Inflammation of the intestines in a dog: causes and treatment

Inflammation of the intestines in a dog: causes and treatment

There are few things in the world that can make a dog owner jump out of bed faster than the sound that unmistakably foreshadows that his pet is about to vomit his dinner on the carpet. 

Dogs, like humans, experience occasional bouts of vomiting and diarrhea. But if your pet’s stomach problems persist after a couple of days, you’ll need to talk to your veterinarian about inflammatory bowel disease (IBD) in dogs and related conditions, including colitis in dogs.

What is Inflammatory Bowel Disease in Dogs?

Inflammation of the intestines in a dog is a condition characterized by the development of inflammation of the walls of the gastrointestinal tract. Signs of the disease include frequent vomiting, decreased appetite, weight loss, loose stools, and frequent bowel movements. If you experience any of the above symptoms, you should contact your veterinarian.

The main part of the immune system of animals is located in the gastrointestinal tract, so its imbalance affects the overall health and well-being of the animal. Over time, IBD in dogs can lead to weight loss, reduced muscle mass, and poor coat condition.

Causes of intestinal inflammation in dogs

Eaten food, passing through the esophagus, enters the stomach. There it lingers and undergoes chemical digestion into a more liquid substance called chyme. The chyme then travels to the small intestine, where bacteria living in the gastrointestinal tract break it down, extracting nutrients that are absorbed by cells in the small intestine. 

The last stop in the gastrointestinal tract is the large intestine. Here, water is absorbed and waste products are formed into feces, which are subsequently excreted from the body.

This process can be disrupted – in one or more areas – as a result of inflammation, which interferes with the proper functioning of organs. This condition is called gastritis and is usually manifested by vomiting. 

Inflammation of the small intestine is called enteritis, and inflammation of the large intestine is called colitis. Describing a dog’s diarrhea will help the veterinarian determine whether the dog’s gastrointestinal problems are caused by enteritis or colitis and help determine the correct course of treatment.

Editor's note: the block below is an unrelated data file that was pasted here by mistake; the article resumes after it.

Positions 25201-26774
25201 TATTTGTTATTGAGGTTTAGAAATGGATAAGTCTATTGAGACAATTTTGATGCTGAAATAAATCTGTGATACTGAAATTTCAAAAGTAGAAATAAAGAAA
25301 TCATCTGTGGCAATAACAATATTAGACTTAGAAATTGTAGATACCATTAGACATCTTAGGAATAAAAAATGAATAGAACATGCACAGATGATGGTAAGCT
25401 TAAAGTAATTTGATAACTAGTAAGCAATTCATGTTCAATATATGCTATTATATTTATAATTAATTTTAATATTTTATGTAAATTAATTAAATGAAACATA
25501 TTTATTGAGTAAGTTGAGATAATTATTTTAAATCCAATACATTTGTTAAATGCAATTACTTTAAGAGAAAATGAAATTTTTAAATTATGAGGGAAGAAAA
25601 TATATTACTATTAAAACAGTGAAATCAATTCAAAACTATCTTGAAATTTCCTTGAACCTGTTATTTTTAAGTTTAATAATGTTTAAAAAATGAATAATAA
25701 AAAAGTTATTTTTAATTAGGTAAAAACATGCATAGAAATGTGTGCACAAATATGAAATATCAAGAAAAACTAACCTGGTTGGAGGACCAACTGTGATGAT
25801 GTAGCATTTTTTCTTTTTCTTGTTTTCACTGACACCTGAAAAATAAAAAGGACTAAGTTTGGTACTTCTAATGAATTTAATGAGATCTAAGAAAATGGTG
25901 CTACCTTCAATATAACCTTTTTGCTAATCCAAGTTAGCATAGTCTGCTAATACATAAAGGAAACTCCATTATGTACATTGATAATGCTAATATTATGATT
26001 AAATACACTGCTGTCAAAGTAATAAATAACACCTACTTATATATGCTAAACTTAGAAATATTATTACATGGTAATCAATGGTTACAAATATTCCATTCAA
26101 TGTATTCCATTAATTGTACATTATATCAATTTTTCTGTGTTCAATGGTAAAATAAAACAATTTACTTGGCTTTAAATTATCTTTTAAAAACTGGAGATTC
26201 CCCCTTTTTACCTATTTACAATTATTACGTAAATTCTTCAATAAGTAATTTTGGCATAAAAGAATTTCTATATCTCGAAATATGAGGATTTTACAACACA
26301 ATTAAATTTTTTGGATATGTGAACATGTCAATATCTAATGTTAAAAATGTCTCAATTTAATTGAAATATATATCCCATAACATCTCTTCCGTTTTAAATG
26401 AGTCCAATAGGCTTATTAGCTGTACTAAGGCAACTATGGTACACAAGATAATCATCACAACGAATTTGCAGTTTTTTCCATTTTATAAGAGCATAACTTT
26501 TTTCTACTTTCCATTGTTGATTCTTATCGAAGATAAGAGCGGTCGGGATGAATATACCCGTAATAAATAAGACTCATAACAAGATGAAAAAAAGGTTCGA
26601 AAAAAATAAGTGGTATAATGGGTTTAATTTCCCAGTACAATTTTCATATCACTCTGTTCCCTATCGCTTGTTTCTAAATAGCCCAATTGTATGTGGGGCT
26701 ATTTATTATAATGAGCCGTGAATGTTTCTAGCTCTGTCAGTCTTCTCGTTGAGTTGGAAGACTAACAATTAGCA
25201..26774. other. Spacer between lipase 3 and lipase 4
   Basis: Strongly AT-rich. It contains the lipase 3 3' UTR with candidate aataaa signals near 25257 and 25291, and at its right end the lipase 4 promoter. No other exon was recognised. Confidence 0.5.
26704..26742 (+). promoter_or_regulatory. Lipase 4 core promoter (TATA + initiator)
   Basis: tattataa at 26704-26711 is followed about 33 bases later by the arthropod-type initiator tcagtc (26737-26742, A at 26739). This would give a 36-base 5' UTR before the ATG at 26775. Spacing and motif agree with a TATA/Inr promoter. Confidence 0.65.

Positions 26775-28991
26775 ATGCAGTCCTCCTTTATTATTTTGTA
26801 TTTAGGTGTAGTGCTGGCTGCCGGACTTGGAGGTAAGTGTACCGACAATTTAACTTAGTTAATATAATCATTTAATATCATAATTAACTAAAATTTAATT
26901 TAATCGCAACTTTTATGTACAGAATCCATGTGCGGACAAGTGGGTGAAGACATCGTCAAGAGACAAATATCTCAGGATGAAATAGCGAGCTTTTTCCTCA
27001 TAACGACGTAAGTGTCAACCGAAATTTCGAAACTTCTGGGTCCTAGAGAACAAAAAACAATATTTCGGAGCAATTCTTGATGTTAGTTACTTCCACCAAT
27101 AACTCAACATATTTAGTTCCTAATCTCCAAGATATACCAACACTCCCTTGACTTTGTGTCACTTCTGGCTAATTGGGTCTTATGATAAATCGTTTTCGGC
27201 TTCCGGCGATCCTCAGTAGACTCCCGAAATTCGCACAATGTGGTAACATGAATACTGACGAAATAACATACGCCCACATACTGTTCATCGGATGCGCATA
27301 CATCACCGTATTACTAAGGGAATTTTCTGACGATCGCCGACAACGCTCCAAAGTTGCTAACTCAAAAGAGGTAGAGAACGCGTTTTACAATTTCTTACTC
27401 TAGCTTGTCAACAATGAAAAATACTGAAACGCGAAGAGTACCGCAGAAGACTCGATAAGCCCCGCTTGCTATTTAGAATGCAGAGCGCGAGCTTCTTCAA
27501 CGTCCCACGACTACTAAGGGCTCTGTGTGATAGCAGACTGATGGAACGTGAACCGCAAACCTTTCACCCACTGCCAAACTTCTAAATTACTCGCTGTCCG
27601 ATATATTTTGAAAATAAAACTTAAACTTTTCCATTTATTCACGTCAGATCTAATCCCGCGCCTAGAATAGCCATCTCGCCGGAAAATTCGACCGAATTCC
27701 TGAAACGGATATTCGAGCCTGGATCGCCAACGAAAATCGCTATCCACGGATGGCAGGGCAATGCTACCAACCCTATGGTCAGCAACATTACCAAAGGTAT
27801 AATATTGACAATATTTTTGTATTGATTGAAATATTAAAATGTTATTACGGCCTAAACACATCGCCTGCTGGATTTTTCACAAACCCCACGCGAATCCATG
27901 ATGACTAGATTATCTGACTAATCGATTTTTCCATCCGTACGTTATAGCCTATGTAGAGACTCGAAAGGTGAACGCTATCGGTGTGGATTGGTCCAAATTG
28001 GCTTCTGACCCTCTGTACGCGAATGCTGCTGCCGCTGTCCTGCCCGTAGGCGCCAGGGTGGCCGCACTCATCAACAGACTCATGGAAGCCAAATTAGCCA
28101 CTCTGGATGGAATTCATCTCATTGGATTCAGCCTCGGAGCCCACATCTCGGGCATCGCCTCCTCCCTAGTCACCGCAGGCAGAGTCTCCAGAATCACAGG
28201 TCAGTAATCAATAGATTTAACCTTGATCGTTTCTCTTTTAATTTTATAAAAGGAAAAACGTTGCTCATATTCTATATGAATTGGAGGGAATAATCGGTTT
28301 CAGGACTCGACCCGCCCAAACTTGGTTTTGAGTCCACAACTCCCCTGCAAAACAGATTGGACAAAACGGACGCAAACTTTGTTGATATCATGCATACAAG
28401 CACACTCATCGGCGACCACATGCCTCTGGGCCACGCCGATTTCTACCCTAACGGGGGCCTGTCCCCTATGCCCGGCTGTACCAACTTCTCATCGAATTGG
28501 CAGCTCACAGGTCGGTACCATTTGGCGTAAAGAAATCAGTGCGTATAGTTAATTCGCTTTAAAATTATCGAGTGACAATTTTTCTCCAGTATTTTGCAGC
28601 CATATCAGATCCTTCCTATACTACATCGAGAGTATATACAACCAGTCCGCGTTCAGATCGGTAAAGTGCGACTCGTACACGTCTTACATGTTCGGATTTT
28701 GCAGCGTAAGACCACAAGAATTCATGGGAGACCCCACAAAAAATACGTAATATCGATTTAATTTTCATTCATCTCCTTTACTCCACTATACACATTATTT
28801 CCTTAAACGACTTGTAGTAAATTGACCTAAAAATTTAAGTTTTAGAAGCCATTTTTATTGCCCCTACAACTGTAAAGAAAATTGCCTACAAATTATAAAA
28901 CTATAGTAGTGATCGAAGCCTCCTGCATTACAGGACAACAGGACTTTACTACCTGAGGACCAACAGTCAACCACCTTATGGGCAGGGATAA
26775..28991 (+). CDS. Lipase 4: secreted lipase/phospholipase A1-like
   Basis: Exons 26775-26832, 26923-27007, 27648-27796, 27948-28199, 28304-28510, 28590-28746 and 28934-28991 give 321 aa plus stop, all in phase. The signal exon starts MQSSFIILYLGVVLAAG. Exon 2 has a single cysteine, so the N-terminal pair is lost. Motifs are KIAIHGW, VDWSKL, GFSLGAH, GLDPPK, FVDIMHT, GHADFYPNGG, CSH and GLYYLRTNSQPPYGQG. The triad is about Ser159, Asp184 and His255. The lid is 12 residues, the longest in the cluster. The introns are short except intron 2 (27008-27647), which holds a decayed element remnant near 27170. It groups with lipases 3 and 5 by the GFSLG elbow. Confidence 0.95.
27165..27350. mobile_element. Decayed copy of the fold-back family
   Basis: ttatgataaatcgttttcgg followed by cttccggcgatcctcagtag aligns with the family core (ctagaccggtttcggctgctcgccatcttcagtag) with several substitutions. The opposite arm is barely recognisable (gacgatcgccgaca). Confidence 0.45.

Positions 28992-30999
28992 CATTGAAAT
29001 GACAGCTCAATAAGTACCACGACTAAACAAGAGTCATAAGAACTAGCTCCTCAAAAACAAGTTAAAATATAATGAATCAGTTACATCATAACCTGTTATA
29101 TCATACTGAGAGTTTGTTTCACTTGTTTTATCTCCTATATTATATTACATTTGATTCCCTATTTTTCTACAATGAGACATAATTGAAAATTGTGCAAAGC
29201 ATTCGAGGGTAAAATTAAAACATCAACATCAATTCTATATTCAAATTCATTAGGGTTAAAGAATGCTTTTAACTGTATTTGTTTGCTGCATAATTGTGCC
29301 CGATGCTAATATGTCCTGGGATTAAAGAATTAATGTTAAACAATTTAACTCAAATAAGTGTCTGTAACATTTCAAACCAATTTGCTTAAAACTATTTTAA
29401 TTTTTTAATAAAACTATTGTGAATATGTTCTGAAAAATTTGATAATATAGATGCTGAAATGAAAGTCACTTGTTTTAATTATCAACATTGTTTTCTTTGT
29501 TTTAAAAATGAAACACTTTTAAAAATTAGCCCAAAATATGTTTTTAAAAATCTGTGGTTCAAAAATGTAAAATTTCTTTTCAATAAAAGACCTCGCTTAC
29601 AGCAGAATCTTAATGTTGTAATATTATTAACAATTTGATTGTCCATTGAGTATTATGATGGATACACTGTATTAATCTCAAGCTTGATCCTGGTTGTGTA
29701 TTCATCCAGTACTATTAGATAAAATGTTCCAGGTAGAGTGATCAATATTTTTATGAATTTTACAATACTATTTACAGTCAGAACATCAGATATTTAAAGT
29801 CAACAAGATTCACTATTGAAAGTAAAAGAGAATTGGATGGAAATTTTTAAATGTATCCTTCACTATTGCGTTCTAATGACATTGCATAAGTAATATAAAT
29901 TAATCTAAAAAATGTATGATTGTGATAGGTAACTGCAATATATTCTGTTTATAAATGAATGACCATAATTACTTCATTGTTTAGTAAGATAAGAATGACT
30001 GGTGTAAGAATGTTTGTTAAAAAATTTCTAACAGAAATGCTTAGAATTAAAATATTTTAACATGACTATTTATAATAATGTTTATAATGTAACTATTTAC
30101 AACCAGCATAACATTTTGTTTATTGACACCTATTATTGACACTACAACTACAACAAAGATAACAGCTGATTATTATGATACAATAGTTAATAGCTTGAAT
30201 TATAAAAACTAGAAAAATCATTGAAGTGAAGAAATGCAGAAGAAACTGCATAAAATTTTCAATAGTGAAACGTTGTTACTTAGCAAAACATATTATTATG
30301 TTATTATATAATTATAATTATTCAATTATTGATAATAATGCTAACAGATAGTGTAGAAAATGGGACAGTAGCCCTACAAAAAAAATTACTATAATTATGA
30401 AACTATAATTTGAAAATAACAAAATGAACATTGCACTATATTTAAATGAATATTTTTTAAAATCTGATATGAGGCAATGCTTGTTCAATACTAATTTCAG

How is IBD in dogs different from irritable bowel syndrome?

The clinical symptoms of IBD in dogs may be similar to irritable bowel syndrome (IBS) in humans, but the underlying cause is completely different. It is believed that IBS in humans occurs as a result of increased contractile activity of the muscular layer of the intestinal wall. 

In IBD, inflammatory cells change the intestinal mucosa. Inflammation is an overreaction of the immune system to food eaten by a dog or a malfunction of the immune system called an autoimmune disease. It leads to discomfort and impairs the ability of the gastrointestinal tract to properly absorb nutrients..

Diagnosis of IBD in Dogs

In order to determine if a dog has IBD, a veterinarian will first take blood and stool samples from the dog for analysis to assess general health and rule out other conditions. Abdominal imaging may also require ultrasound or x-rays. For a definitive diagnosis, a biopsy of the intestinal tissue is necessary.

Treatment of inflammatory bowel disease in dogs

If a dog is diagnosed with IBD, there are several treatment options that will depend on the severity of the disease.

  • The first line of defense is often a therapeutic nutrition plan, such as a prescription diet dog food. Diet foods include easily digestible formulas, new or hydrolysed protein formulas, and high-fiber formulas. All of these formulas work in different ways to help the gastrointestinal tract function more efficiently.

  • The second step is to maintain the health of the dog’s unique microbiome, the environment of billions of bacteria in its gut. The microbiome is controlled by prebiotic fibers or postbiotic end products. There is ongoing research into how diet can influence the microbiome of dogs. Accordingly, formulas are being developed that increase the number of beneficial bacteria and disable the function of harmful bacteria.
  • In addition to nutrition, medications may be needed to help reduce inflammation in the intestinal mucosa. In severe cases, a dog with IBD will need to take medication for the rest of its life. In other cases, drugs are taken only until the balance of the intestinal microbiome is normalized.

No one likes their dog having diarrhea or vomiting all the time. However, there are a number of steps you can take to help your pet feel comfortable, save the carpets in your home, and most importantly, improve your pet’s overall health.

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